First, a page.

I knew going in it was a Mel Gibson production about the Mayans and that the dialog was in Mayan with subtitles. So I more or less expected a blood-soaked docudrama. What I got was a surprisingly good movie.
It took very little time for the subtitles and the “primitive” settings, under the power of the story, to transform into normality. The people and families of the village were like people and families everywhere – loving, quarrelsome, hard-working, their days filled with personality conflicts, moments of peace, and the teasing of children. But the disasters to come, as warned of in the title, were foretold in a subtle way by an old storyteller relating ancient tribal parables of the one creature, Man, who is never satisfied. I found the scene strangely moving.
The story is an adventure of capture and strange lands, of horror and a capricious mercy, of escape and pursuit, of loss and reunion. Good stuff. Go see it. From here, just a few of my own strange observations. May or may not include spoilers, don’t know yet. I’m just going to assume you’ve either seen it or don’t mind.
One wee detail really got to me. Got to me so much I hit the pause button and leapt out of my chair to wave my arms in front of my family and point it out. Our hero had been delivered at the last instant from the infamous Mayan sacrifice by a total solar eclipse. No, that’s not very original, but so what. Here’s the thing. Late that night, we see his wife and child, back home, awaiting his return, in the leaf-dappled shadow of a full moon.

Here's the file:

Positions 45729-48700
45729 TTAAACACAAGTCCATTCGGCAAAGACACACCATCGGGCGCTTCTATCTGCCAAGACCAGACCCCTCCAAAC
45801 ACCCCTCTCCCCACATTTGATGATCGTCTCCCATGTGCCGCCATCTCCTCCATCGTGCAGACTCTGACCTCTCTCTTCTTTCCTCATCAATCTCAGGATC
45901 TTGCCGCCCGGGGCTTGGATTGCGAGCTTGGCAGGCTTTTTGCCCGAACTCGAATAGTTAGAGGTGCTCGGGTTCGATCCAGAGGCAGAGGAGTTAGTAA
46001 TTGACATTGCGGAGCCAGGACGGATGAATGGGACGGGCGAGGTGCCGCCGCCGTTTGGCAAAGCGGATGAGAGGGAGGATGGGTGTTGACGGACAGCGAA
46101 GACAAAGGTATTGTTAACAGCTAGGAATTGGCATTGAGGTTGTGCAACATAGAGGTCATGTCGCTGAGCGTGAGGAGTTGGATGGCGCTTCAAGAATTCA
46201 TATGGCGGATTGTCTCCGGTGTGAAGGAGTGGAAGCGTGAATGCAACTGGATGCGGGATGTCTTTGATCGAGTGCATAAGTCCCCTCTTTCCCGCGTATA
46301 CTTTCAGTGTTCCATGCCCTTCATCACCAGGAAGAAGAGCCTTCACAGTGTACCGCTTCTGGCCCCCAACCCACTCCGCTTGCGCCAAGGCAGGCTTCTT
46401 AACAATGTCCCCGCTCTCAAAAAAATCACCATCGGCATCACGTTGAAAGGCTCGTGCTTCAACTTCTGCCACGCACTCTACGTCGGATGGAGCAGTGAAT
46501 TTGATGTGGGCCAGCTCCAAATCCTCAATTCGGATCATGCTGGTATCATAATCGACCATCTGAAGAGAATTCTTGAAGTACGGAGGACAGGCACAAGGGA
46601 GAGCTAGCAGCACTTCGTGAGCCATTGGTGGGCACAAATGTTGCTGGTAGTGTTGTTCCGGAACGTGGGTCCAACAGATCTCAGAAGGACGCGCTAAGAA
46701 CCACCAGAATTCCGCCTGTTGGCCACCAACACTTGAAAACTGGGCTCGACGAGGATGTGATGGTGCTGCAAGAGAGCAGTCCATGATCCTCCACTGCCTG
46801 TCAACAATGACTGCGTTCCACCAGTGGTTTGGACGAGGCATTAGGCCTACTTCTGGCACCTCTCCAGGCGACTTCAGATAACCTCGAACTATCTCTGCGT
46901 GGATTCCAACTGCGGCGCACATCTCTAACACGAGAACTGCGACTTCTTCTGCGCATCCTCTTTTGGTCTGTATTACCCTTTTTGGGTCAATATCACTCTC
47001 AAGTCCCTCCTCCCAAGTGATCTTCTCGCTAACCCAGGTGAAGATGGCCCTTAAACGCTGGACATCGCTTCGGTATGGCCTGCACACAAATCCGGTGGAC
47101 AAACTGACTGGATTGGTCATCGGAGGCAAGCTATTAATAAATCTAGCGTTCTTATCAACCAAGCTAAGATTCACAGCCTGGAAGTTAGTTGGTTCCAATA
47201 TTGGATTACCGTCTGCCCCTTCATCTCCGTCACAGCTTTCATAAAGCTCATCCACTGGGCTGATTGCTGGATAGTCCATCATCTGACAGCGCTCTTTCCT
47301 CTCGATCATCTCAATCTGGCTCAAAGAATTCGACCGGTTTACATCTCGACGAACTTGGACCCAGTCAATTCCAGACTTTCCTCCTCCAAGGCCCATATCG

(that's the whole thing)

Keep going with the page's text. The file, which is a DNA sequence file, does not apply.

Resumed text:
Yeah. Guess I wasn’t supposed to notice.
I loved the inventive variety of costume and body-decoration the producers put the Mayan characters into, especially those in the great city, from the priests to the laborers. All classes were represented, all of them believable because all of them seemed to belong. Loved it.
We saw that the Mayans were suffering from failed crops and the appearance of having somehow poisoned their own environment, and were delving deeper and deeper into their peculiar depravity, feeding the blood-lust of their great god Kukulkan, to correct it. Of course that wouldn’t work, but I’m not sure what the lesson was supposed to be (if any). How did this essentially stone-age culture poison their environment? Dug too deep for building blocks and released some subterranean deposit of malodorous minerals? Tossed too many rotting human bodies into the water supply? This and the plaintive prayer of one of the captured village women to a favorite goddess, “Mother of Mercy” among other names, coupled with Mel Gibson’s well-known conservative Catholicism, led me to suppose there was some deeply Catholic allegory being presented here that I, at least, was doomed to miss.
Which makes the scene towards the end of a boatload of grim-faced men bearing down on the strand with crosses and swords and Bibles in hand rather more unsettling. Meant to be, of course.
And of course, as Jaguar Paw turned the party of hunters pursuing him into a hapless crew of city boys he was in turn pursuing, I was unable to keep from shouting, “It’s Rambo of the Jungle!”
Which reminds me, the leader of that party was ba-a-ad. He had the face and manner of a warrior, a man, a loving father and a true and pitiless professional. His outfit was the best. If a mountain lion ever comes around here and I kill it with my bare hands and boil the flesh off the bones, I’m thinking Halloween costume contests, man.
For all its Gibsonesque manly manliness, I really enjoyed this film. The drums that beat incessantly while people ran and ran and ran through the forest kept beating in my head for hours afterward. In fact I took them with me on my next run and while in the park bagged a disc golfer with a poisoned dart.